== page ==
Clearing Space for Subversive imagination

Stefan Eggeler illustration for Gustav Meyrink’s Walpurgisnacht

My newest workshop, Reclaiming Our Monsters, pushes boundaries and clears space for subversive imagination. There are still some spaces left–tickets available at Eventibrite. April 30th, 7pm GMT via Zoom.

This workshop is driven by feminist ideas, reworking the monstrous into new empowering guises. It’s also a way to explore folk horror as a wider genre with space for women and non-binary people.

April 30th is the second Halloween of the witches’ calendar. The veil is thin, the dead walk among us, werewolves are born and all good witches fly to the Brocken. 

In films, TV and books I’ve always had sympathy with the demonised feminine. I drank up the power in these images, and it has served me well. Not that I’m older, I realise this was a kind of crone-medicine. The crone embraces a lived duality: she knows what she is, are even if the dominant culture and history says she’s extraneous, voiceless and grotesque. 

There is a lot going on in the world right now that is truly monstrous. In times of upheaval and uncertainty, what messages do we amplify and share? What realities do we tend? Writing through disaster capitalism and the death throes of patriarchy isn’t a hobby or pastime, it’s a mode of survival and resistance.

How do we know who we are? Write must it—Write it out like the Cailleach on a night raid with her retinue of the dead. Writing it out like a spell, like a draught of blood. 

From where I stand writing may be my only power against the forces of destruction that envelop us. It is the sword I have sharpened over decades in the forge of my own raging intellect, my furious imagination. 

Teaching is my vocation. It’s a devotional work for me and something I’ve done in and outside of hallowed halls of academia and on the streets and in community centres. I’m thrilled that technology, though far from perfect, allows me to teach others online across the world. 

In this two hour workshop we’ll explore the monstrous through an intimate, personal perspective. We’ll embrace the persona of the outsider, the not-quite-human, using subversive world-building, and writing through the eyes of the cursed, the spellbound, the exiled. You’ll need pen, paper and a six sided dice. Join us!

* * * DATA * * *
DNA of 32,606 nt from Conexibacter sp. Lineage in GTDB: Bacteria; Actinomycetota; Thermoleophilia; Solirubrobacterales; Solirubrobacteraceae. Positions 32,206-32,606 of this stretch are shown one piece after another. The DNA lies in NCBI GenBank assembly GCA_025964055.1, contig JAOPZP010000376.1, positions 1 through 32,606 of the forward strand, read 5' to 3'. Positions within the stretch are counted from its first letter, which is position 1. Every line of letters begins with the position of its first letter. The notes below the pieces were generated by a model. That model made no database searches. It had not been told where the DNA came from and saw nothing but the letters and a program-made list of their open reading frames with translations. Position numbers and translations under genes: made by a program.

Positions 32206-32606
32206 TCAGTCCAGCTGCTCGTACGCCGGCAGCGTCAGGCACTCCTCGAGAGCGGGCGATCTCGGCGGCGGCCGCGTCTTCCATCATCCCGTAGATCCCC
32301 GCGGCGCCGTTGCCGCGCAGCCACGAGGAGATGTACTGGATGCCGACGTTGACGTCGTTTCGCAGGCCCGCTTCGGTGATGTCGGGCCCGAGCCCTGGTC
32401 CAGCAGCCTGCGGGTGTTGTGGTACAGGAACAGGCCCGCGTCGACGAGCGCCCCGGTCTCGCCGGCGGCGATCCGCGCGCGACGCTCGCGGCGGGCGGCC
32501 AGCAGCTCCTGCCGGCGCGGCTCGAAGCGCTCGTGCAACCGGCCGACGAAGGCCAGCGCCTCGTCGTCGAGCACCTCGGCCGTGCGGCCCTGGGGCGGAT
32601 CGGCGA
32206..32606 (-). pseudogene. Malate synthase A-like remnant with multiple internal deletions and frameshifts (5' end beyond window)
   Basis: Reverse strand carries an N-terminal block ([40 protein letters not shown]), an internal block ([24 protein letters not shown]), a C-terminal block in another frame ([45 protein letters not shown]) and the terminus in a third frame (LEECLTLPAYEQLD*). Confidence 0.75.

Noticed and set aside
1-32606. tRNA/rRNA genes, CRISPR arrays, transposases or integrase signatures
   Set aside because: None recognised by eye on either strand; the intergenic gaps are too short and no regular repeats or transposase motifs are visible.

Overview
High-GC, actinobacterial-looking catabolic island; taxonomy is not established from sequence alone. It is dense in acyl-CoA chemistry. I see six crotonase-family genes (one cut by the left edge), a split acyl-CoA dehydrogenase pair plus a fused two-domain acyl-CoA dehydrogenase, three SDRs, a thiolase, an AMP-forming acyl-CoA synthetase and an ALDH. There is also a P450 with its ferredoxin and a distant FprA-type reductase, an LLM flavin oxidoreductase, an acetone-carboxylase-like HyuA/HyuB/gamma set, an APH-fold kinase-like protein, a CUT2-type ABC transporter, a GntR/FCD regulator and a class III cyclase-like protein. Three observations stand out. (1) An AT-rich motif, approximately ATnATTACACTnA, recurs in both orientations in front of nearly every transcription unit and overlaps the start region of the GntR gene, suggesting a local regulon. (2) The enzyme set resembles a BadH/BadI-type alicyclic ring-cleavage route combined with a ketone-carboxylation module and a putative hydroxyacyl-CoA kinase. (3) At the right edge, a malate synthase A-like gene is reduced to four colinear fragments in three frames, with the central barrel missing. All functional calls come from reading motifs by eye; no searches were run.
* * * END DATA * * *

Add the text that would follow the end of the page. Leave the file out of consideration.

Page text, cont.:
Reclaiming Our monsters: A writing workshop

Online via Zoom, April 30th, 7pm gmt Tickets are £25 available from Eventbrite

In this two hour workshop we’ll explore the monstrous through an intimate, personal perspective. We’ll embrace the persona of the outsider, the not-quite-human, using subversive world-building, and writing through the eyes of the cursed, the spellbound, the exiled. 

April 30th is the second Halloween of the witches’ calendar. The veil is thin, the dead walk among us, werewolves are born and all good witches fly to the Brocken. 

Let’s celebrate and write stories together. 

For this workshop you’ll need a pen, paper and a six sided die. 

 This workshop is driven by feminist ideas, reworking the monstrous into new empowering guises—but also a way to explore folk horror as a wider genre with space for women and non binary people. Every workshop I design is an offering of community, creative fuel and fire to the writers and makers around me. And this one is GONNA BE HELLA FUN. 

Enroll now.

“The Bell that Never Rang” — September’s New Moon Tale

Every month I write a new fairy tale based on an old Scottish tale, and I share it with my Patrons on Patreon. This month’s New Moon tale is “The Bell that Never Rang” It is a fairytale laid over the psychogeography at the centre of Glasgow. I have always loved Glasgow. Tourists may visit Edinburgh—and it is a lovely place—but if I had to choose a city that is the heart and soul of Scotland, it would be Glasgow. “St. Enoch” is a name you see in the city, and I always assumed it was the name of some random, male Christian saint who converted the Picts. But Enoch is a woman—the first recorded rape victim in Scotland. In this tale, I’ve shifted the “facts” of the prism of her life to let the light through another facet.

Her sacred places were many in the city and they are all now lost, renamed and buried under shopping malls and roundabouts. She was the mother of the founder of Glasgow, Saint Mungo. His name is perhaps more famous now because of the Hospital for Magical Maladies in the Harry Potter books, which is named after him.

School children used this mnemonic device to remember his miracles, and I have used one of them to name this story:

Here is the bird that never flew

Here is the tree that never grew

Here is the bell that never rang

Here is the fish that never swam

The image of Saint Tenu in the collage above is taken from an icon in the Mull Monastery by Friar Serafim.